5 years ago

Oxidative stress in malaria and artemisinin combination therapy: Pros and Cons

Oxidative stress in malaria and artemisinin combination therapy: Pros and Cons
Jan B. Koenderink, Michael Alifrangis, Reginald A. Kavishe
Artemisinin-based combination therapy (ACT) has been adopted as a strategy to mitigate multidrug resistance to antimalarial monotherapies. ACT combines the rapid and effective but rather short plasma half-life antimalarial action of an artemisinin derivative with a longer acting partner drug. Although the exact mechanisms of action of artemisinins are not well understood, several studies have proposed multiple cellular targets of artemisinins with involvement of reactive oxygen species (ROS). Most of the currently used ACT partner drugs are also known to involve ROS production in their mechanisms of action. This review gives a brief account of the oxidative stress and redox systems in malaria and discusses the context of antimalarial effectiveness of different ACTs compared with monotherapies of the partner drugs. A final account on the Pros and Cons of ACT as a strategy is discussed. Malaria is characterized with oxidative stress derived from both the parasite's metabolism and the host immune response. Some antimalarial drugs increase oxidative stress. While oxidative stress can help eliminate parasites, it can also exacerbate the pathology. This article reviews oxidative stress in view of the current artemisinin-based combination therapies in malaria.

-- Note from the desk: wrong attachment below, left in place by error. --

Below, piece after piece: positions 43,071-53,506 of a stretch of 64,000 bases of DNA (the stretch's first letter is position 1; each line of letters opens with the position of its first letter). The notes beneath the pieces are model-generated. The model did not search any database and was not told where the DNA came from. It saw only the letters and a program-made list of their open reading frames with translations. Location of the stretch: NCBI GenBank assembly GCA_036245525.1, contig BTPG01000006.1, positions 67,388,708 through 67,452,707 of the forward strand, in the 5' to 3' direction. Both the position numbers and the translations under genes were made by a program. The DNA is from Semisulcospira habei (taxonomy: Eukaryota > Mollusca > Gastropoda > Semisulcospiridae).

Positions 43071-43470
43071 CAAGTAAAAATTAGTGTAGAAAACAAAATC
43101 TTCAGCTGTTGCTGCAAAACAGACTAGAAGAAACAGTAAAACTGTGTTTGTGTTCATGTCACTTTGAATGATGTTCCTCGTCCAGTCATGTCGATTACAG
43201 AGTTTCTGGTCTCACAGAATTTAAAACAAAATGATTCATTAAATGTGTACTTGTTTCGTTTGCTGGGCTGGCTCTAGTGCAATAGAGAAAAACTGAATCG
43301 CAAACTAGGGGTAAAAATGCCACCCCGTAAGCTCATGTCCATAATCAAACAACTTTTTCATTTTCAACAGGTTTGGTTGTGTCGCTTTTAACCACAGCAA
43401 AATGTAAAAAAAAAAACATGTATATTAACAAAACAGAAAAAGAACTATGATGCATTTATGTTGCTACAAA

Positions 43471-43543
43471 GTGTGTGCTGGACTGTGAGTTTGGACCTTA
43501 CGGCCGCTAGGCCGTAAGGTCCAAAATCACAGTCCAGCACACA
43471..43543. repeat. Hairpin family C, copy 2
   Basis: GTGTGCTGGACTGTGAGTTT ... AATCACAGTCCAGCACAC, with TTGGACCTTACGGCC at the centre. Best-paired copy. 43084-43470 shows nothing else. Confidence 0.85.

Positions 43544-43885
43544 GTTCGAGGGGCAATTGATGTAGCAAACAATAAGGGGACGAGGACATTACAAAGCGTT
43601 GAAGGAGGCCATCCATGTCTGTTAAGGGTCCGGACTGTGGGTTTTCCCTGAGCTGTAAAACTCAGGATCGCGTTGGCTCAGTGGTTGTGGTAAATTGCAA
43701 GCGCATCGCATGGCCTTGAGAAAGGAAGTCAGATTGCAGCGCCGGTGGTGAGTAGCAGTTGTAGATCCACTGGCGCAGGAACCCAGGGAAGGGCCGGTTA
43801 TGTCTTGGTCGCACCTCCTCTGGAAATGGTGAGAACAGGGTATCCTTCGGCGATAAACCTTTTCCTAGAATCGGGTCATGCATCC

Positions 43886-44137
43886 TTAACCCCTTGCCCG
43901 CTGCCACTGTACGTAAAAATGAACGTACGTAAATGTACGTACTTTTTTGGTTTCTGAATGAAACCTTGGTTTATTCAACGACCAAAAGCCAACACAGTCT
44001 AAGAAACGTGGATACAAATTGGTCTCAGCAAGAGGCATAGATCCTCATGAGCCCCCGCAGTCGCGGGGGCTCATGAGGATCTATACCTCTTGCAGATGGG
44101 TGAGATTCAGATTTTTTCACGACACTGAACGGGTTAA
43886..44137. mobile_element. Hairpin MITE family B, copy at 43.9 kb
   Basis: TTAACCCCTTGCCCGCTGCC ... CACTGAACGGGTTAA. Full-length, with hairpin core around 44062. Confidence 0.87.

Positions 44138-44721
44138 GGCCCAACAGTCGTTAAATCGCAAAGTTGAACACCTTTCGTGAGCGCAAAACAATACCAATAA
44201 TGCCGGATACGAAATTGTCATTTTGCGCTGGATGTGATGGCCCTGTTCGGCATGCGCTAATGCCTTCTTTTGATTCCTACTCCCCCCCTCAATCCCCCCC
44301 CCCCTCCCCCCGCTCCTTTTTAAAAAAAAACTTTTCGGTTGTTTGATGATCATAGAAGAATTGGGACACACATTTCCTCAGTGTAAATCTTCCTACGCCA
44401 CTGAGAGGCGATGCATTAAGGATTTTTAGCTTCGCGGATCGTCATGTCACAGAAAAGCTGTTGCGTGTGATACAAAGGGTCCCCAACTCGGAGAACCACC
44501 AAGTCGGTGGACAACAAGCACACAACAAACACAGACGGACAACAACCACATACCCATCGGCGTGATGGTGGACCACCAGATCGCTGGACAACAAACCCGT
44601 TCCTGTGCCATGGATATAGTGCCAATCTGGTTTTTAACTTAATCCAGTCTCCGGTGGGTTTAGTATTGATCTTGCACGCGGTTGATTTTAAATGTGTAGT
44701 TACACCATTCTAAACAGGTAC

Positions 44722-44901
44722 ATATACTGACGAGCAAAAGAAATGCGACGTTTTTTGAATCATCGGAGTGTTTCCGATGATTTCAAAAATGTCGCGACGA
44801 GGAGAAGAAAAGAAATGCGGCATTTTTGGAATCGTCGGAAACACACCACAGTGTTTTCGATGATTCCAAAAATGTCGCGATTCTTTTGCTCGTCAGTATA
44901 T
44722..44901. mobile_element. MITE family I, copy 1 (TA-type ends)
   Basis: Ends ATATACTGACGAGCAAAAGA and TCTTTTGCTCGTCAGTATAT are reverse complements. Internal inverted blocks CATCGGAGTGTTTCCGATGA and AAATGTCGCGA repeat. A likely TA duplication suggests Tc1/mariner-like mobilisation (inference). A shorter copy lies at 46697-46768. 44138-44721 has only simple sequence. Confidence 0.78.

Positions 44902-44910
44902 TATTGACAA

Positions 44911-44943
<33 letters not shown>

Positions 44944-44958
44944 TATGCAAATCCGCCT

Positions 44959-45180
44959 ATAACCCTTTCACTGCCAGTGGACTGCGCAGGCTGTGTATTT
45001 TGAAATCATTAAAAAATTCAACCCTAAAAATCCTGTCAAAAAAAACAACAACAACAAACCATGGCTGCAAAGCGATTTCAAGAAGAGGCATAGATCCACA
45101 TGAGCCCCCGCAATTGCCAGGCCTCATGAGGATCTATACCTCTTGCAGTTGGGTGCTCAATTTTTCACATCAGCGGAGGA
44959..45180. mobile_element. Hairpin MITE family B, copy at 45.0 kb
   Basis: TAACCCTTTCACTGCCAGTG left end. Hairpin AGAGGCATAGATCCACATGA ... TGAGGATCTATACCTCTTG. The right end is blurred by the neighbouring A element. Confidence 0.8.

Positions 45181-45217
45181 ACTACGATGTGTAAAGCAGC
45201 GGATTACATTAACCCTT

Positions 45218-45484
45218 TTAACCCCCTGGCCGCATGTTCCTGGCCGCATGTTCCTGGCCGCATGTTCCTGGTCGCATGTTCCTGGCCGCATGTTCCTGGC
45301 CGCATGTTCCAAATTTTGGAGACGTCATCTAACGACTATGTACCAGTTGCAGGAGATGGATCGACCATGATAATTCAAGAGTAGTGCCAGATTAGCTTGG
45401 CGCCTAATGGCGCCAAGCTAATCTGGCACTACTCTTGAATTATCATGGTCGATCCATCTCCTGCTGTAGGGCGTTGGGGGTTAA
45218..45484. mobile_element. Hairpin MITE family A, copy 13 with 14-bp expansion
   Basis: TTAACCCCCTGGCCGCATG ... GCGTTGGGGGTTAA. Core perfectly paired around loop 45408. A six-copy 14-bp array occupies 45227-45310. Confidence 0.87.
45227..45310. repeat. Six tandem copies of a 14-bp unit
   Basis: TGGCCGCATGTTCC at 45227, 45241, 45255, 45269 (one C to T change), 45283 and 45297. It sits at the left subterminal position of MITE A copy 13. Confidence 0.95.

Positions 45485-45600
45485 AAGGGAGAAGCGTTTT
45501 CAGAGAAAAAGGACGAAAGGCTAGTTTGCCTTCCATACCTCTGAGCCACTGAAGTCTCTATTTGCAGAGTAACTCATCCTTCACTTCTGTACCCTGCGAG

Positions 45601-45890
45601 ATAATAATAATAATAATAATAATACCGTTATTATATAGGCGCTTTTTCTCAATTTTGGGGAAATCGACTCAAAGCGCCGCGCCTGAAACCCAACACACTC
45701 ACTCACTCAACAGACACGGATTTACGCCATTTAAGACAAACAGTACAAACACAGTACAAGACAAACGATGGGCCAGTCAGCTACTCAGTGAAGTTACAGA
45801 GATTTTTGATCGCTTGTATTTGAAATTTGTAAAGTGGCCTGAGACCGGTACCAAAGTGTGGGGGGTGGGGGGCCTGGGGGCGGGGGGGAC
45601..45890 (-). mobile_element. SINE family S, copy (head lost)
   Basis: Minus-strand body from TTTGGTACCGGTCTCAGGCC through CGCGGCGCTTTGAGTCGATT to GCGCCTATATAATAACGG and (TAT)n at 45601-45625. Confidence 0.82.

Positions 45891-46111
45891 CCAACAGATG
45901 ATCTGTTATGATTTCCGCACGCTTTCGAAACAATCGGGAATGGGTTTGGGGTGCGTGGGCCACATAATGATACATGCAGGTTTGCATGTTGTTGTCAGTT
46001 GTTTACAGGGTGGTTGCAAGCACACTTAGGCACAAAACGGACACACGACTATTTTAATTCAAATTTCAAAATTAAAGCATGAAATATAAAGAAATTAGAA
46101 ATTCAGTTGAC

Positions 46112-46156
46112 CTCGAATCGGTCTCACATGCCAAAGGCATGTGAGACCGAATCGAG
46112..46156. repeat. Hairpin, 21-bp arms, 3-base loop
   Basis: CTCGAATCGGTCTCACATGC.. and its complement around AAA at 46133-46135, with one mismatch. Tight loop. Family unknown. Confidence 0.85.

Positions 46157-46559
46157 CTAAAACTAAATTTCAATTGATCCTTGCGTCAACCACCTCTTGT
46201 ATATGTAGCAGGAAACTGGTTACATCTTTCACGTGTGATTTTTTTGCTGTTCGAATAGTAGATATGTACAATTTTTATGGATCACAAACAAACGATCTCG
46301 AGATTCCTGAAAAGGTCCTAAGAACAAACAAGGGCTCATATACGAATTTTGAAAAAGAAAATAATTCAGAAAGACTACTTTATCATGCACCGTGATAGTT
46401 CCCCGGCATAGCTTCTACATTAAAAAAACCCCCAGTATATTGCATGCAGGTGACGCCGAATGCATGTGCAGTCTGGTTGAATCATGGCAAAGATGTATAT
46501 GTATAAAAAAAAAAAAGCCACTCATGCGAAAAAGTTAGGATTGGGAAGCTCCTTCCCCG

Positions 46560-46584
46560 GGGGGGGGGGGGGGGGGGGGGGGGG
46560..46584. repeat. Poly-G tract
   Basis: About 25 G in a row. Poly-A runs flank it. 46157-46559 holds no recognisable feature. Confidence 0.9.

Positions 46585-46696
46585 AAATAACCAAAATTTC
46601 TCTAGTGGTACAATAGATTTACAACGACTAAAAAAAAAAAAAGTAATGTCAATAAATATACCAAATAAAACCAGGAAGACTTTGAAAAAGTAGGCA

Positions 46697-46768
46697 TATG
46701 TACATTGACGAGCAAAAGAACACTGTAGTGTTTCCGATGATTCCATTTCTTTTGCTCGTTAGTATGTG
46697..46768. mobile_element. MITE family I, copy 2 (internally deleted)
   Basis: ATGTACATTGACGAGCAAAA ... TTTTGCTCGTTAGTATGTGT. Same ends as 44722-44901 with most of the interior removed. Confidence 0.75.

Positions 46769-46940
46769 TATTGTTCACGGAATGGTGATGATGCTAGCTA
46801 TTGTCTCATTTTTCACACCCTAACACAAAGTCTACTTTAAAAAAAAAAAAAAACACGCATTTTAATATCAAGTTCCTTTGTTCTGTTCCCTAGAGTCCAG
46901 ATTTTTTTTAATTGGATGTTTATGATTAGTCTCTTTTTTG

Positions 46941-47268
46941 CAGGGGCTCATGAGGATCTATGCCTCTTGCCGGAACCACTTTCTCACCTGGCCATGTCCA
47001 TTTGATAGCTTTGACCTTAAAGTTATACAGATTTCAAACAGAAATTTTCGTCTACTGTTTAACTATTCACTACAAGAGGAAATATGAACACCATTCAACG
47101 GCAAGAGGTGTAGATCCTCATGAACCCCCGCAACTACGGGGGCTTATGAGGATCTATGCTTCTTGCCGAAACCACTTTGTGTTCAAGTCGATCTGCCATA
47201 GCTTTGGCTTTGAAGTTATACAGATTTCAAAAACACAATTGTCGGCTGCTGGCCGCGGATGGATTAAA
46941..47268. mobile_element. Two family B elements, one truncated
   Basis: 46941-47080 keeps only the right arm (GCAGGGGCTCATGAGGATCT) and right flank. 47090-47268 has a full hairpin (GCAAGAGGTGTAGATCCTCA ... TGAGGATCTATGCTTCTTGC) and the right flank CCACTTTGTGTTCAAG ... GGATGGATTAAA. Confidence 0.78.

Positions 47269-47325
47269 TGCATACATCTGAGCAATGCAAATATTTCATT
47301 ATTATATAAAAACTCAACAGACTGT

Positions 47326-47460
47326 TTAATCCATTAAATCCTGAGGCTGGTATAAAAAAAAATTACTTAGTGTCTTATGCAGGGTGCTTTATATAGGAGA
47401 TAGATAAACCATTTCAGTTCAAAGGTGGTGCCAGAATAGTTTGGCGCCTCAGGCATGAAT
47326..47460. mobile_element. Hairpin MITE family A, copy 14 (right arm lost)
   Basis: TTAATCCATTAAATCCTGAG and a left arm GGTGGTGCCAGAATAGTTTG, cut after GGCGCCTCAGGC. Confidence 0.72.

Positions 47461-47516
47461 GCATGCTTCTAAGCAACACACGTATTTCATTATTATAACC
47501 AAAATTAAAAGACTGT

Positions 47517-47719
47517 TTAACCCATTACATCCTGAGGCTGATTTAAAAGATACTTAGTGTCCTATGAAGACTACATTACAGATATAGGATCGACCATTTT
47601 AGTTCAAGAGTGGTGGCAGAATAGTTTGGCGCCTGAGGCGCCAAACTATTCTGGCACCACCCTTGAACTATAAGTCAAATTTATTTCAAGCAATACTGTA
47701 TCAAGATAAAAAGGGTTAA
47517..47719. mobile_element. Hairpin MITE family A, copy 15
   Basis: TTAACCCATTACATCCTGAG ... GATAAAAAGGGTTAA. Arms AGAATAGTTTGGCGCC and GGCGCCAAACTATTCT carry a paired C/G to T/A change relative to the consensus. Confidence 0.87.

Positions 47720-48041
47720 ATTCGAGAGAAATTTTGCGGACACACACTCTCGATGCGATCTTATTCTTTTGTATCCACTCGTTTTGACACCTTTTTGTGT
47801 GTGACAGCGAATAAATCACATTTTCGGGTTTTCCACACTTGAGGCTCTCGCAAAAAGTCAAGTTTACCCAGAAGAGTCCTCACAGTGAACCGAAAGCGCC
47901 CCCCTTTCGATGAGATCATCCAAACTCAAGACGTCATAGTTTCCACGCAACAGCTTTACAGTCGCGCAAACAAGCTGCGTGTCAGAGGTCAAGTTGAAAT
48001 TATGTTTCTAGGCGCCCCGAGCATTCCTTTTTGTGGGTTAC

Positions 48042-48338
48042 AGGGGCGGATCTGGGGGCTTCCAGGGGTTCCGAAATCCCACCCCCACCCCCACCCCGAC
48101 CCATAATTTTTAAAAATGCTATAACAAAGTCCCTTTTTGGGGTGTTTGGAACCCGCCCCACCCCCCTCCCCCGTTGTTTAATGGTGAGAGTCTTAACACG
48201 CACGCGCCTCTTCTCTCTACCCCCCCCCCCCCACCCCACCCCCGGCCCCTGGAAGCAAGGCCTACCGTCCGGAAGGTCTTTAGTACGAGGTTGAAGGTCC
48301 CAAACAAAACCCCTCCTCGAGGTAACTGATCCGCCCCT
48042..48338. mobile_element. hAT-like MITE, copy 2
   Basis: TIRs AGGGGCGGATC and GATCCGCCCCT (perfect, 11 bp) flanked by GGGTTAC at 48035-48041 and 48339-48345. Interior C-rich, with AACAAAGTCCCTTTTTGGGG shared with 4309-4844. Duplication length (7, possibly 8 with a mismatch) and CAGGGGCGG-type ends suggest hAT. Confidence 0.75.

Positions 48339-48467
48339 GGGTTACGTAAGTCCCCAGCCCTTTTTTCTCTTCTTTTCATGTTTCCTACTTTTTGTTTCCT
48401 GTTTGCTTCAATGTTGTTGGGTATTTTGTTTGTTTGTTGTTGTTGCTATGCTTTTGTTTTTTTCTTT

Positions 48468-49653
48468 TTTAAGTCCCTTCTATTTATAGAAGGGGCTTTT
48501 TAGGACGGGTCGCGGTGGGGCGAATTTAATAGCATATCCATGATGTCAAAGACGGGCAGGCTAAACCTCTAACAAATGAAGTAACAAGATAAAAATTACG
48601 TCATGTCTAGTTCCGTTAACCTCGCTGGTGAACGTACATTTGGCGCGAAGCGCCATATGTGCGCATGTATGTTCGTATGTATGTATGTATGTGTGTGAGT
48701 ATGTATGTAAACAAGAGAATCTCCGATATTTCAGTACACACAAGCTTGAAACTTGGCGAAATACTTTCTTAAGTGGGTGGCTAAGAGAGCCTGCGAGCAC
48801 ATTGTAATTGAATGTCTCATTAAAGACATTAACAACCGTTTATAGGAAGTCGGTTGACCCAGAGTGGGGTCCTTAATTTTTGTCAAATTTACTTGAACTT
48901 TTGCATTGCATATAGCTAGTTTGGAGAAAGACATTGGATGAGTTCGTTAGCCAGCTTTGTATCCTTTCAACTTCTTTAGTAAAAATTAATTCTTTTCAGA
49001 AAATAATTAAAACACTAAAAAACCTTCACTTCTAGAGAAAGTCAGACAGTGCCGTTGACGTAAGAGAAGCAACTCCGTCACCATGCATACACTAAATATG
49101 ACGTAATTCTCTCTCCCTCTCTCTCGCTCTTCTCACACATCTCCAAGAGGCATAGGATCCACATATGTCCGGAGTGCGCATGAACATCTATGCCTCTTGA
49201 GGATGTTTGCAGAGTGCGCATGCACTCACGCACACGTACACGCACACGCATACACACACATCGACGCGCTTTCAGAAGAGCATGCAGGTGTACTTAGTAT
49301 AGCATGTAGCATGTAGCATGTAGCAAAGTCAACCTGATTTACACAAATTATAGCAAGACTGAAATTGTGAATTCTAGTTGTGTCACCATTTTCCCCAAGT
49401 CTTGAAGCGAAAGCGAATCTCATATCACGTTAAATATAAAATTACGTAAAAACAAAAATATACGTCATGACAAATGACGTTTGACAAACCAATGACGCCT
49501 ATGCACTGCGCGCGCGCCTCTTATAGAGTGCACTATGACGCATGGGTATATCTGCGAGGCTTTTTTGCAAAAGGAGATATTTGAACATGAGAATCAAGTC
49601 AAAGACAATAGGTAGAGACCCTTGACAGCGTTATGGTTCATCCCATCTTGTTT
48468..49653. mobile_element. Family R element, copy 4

Publisher URL: http://onlinelibrary.wiley.com/resolve/doi

DOI: 10.1111/febs.14097

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